As we’ve talked about in the past, one of the big issues facing Australian bookmakers in the future is the integrity of the events people are betting on. Betting on the winners of major sporting events? This generally is not considered a problem, since match-fixing on that level would be extremely expensive for those who might want to put a result in their favour, not to mention dangerous for the players or officials involved – and even if a plot were put into place, there’s no certainly of success. That’s not to say it can’t happen, but rather that the combination of safeguards that are in place, the difficulty of the act and other factors make such scandals more likely to be uncovered before they happen.
But smaller events have recently come under more scrutiny in Australia. Many officials have expressed a desire to ban or limit gambling on local and regional football leagues, as these leagues have fewer resources available to protect the integrity of their games. Meanwhile, others have questioned just how far Australia should go in allowing “micro-betting,” including bets on the results of individual balls in cricket, or a single point in tennis. Some say these are the kinds of events a player could be persuaded to fix even without throwing an entire match, and it would be nearly impossible to detect. That’s why when reforms are expected to allow in-play betting at online bookmakers, these sorts of bets still won’t be allowed.
Wagering of this type isn’t limited to sports, however. For many years, betting on political or entertainment events has been a popular pastime, though few punters choose to bet more than a dollar or two on such things. Now, a new form of micro-wagering is starting in two Australian cities: betting on the classic dilemma of whether or not your train will arrive on time.
Some transport ministers have expressed concerns over such bets, however. They fear that a gambler who desperately wants to win a bet might take steps to deliberately delay trains in order to hit an under bet. Bettors might even work in groups to create situations that work to their advantage; this might even happen without any conscious efforts by the punters to coordinate their efforts, as hundreds of people do various small things to add seconds here and there to train times.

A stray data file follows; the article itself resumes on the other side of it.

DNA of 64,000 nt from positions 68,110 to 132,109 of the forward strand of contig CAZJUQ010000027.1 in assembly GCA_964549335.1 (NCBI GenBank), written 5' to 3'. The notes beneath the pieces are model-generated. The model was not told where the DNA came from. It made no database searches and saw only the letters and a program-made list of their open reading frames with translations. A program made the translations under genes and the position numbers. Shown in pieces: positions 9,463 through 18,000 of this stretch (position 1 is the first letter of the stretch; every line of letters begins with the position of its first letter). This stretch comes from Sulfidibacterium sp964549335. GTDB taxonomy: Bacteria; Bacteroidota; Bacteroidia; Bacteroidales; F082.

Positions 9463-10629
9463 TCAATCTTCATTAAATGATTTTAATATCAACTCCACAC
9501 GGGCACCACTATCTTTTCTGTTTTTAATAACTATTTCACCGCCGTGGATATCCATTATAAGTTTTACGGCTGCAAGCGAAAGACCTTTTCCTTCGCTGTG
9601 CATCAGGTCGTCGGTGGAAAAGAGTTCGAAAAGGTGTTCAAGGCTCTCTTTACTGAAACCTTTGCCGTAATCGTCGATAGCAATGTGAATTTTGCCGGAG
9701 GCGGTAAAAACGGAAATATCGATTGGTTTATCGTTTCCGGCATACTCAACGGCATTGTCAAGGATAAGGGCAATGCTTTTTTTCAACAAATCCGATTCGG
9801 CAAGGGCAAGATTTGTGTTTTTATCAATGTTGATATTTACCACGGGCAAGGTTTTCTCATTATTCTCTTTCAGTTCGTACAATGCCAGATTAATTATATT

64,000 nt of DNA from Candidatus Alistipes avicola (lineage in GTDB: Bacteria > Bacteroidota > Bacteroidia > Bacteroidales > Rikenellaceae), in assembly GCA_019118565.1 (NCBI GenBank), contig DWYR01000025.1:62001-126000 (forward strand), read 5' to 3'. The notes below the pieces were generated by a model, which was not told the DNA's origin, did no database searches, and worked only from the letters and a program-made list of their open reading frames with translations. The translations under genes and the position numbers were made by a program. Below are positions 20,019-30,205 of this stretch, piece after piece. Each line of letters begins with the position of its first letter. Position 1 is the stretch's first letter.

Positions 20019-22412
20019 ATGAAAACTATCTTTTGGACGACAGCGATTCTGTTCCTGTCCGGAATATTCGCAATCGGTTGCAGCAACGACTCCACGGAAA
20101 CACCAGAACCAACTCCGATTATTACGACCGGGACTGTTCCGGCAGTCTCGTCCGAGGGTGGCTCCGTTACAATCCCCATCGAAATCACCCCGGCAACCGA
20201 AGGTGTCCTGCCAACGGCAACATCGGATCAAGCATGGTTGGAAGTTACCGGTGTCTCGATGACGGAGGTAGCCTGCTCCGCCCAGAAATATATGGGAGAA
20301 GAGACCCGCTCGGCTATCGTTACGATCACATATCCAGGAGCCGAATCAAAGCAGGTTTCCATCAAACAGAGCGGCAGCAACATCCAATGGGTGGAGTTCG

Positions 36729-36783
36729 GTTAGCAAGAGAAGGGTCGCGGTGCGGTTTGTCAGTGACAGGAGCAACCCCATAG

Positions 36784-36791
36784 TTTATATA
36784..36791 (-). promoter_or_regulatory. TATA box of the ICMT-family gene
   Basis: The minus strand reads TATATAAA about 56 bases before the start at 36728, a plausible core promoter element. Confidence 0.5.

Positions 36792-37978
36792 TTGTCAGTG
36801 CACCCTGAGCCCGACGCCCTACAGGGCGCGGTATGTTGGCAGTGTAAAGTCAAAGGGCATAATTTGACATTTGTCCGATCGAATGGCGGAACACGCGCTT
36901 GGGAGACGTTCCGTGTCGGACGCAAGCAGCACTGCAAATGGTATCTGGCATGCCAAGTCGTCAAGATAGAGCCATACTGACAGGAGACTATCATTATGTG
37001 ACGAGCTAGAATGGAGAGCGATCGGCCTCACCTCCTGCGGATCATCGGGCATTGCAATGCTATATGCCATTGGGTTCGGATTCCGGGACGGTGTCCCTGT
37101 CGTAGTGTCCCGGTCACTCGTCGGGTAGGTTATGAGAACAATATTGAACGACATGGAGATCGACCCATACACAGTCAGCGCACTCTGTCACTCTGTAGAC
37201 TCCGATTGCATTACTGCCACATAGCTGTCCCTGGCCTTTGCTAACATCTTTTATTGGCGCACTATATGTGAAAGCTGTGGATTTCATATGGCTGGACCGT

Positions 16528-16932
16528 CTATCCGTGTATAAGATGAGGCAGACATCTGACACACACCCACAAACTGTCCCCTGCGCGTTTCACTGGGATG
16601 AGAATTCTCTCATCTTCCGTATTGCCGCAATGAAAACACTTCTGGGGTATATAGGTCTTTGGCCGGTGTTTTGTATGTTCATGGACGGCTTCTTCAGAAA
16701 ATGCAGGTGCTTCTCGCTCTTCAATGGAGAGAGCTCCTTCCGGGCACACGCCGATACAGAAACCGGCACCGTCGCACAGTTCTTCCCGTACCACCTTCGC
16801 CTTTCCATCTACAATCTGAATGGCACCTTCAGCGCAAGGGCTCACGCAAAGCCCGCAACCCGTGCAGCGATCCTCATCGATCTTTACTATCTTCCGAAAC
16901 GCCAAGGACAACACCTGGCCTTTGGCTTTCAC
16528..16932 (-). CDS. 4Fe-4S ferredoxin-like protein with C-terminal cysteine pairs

Speaking to ABC Radio’s PM, Victoria’s Minister for Gaming Michael O’Brien said there should be regulations to prevent such betting.
“There’s a prospect that if there was sufficient money at stake, people might be encouraged to undertake activities that could affect the punctuality of trains,” O’Brien said.
As always, perception is an important issue, too. Some have pointed out that even if nobody is actually doing anything to slow down the trains, the fact that money rides on the outcome could lead many to question whether gamblers were actually having an effect on train punctuality. Train operator employees in Melbourne have already been banned from wagering on train punctuality in part because of this perception.
The problem would be greatest when the on-time figure was close to the target. In the example we mentioned earlier, the target was only beaten by 0.2%. Punters would only have to find a way to delay 200 trains across the course of the month in order to win their under wagers.
Indeed, these are the same protections often used by bookmakers on political wagering, so called micro-betting in sports, and any other event in which it wouldn’t be difficult for punters to find a way to influence the outcome. By limiting the size of bets, the incentive to try and win at all costs is also limited. After all, it’s hard to imagine anything a person might have to do to hold up hundreds of trains being worth winning a $10 bet. Instead, these bets are simply a way to get casual bettors in the door by giving them something entertaining to wager on, as well as a clever way of making headlines for Sportsbet.
In the end, nobody wants to see punters slowing down trains or convincing a bowler to bowl one wide just to win a bet. But as long as proper limits are put in place, betting on whether the trains come on time should be a harmless way for bettors to vent their frustrations about public transit – a popular activity throughout the entire world.